Welcome to the Canter Levin & Berg Employment Solutions Blog

An employee’s right to privacy – are your emails protected?

One of the most common issues encountered by employers today is whether emails sent by employees are able to be used in disciplinary proceedings against them.  Are they the private property of the employee or can an employer use them as evidence if they have an effect on their employees/the workplace? In the case of…

Read more

Restrictive Covenants

Employers often choose to insert restrictive covenants into their employment contracts as a mechanism to protect their business interests when their employees leave. They are generally more appropriate for those more senior employees who have access to confidential information and/or have key relationships with clients, suppliers or other employees. However, it appears that more and more employers are…

Read more

Initial reaction to the introduction of the national living wage

Further to my previous blog post about the introduction of the national living wage (NLW), I was interested to read that not all of us think the effective increase to the national minimum wage will have a positive impact on the UK or its employees. You will by now probably be aware that larger businesses…

Read more

A Guide to the National Living Wage

If you have had the opportunity to read my previous blog post ‘Key Employment Law Changes’, you will be aware that from 1st April 2016, all employers are under a duty to comply with new obligations under the ‘National Living Wage’ regulations. It is important that small business owners in particular are aware of the…

Read more

Key employment law changes

As you may or may not be aware, each year in April the Government introduces new legislation in respect of employment rights and responsibilities.  Below is a summary of the key changes being implemented this month. National Living Wage From 1st April 2016, workers aged 25 and over are entitled to the ‘national living wage’…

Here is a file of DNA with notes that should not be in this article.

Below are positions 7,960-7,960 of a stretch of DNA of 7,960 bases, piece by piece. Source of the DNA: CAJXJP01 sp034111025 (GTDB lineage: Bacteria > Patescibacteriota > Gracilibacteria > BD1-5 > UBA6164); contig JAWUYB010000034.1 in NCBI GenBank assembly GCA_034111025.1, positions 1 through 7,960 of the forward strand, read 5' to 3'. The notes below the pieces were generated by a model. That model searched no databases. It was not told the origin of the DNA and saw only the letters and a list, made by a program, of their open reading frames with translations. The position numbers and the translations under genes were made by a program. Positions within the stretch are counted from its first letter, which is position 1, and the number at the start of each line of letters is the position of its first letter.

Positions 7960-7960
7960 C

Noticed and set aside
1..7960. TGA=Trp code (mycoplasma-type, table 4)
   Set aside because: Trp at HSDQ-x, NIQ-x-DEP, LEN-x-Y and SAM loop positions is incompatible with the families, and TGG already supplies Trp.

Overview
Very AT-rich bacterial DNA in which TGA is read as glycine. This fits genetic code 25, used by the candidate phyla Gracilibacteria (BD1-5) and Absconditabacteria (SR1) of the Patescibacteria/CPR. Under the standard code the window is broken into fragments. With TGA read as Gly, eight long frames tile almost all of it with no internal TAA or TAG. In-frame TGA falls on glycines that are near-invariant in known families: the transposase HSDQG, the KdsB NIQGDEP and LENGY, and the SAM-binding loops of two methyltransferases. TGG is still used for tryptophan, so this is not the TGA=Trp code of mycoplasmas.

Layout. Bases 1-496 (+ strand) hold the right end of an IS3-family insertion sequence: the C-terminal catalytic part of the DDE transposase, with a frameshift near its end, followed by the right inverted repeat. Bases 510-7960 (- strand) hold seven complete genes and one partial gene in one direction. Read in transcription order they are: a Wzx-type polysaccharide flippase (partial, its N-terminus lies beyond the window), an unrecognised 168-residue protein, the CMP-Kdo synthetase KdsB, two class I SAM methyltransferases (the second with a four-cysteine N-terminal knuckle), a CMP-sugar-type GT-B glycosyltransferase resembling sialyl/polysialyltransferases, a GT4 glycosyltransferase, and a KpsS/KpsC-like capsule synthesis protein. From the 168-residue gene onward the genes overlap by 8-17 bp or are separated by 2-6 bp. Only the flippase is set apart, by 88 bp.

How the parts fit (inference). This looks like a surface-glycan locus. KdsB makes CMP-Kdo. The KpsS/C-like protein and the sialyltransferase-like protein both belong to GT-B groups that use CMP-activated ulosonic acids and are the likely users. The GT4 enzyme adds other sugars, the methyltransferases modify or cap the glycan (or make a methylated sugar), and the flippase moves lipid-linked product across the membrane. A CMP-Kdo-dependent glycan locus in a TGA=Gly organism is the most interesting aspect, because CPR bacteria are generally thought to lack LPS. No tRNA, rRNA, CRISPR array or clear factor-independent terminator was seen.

Read more

Employment Tribunal holds that dyslexia is a recognised disability

A Starbucks employee has won a disability discrimination case against her employers after problems arising from her dyslexia led her to make mistakes. Meseret Kumulchew was a supervisor at a Starbucks branch and one of her duties included taking the temperature of fridges and water at specific times and then entering the results in a…

Read more

What is a reasonable period to ‘lay off’ your employees?

One of the most important and often useful clauses within a contract of employment for employers in any trade is the ‘lay off/short-time working clause’. For those that are not aware, such a clause would usually entitle an employer who suffers a downturn in the work available, to either reduce the hours of the affected…

Read more

Exclusion from voluntary redundancy of director aged over 50 was discriminatory

Mr Donkor was born in 1960 and started his employment with the Royal Bank of Scotland in 1978. He worked through the ranks and, from 2003, was employed as a regional director in retail banking. In 2012 there was a bank restructure which effectively meant that all existing regional directors would have to go through…

Read more

Is an instruction to speak English discriminatory?

In recent years there has been a much-increased tendency for foreign workers and non-nationals to gravitate to particular types of work and workplaces. Admittedly limited analysis suggests that migrants from the European Union tended initially mainly to take factory jobs, seasonal farm work and cleaning jobs. More recently there has been a notable diversification into…

Read more

Balancing sickness absence and disability issues

Ever since the enactment of the Disability Discrimination Act 1995, now subsumed within the Equality Act 2010, there has been an uncomfortable overlap between dealing with ill-health incapacity as a potentially fair reason for dismissal and dealing with protection from disability discrimination. For example, the same facts might justify a fair termination of employment in…

Read more

Online assessments and discrimination

There is an increasing tendency for employers to use online services in order to carry out HR related functions, including assessments, job interviews and appraisals. This can be daunting even for the most confident and well-equipped candidates and employees. I have recently witnessed such a process in action, with an international employer using an American…

Read more

Summary dismissal following disclosure of confidential information

It is generally (and sensibly) thought that summary dismissal without notice should only occur in the most clear cut cases. In Farnan v Sunderland Athletic Football Club Limited the High Court considered the circumstances in which such action might be considered appropriate, as well as shedding light on the somewhat unappealing aspects of the football…

Read more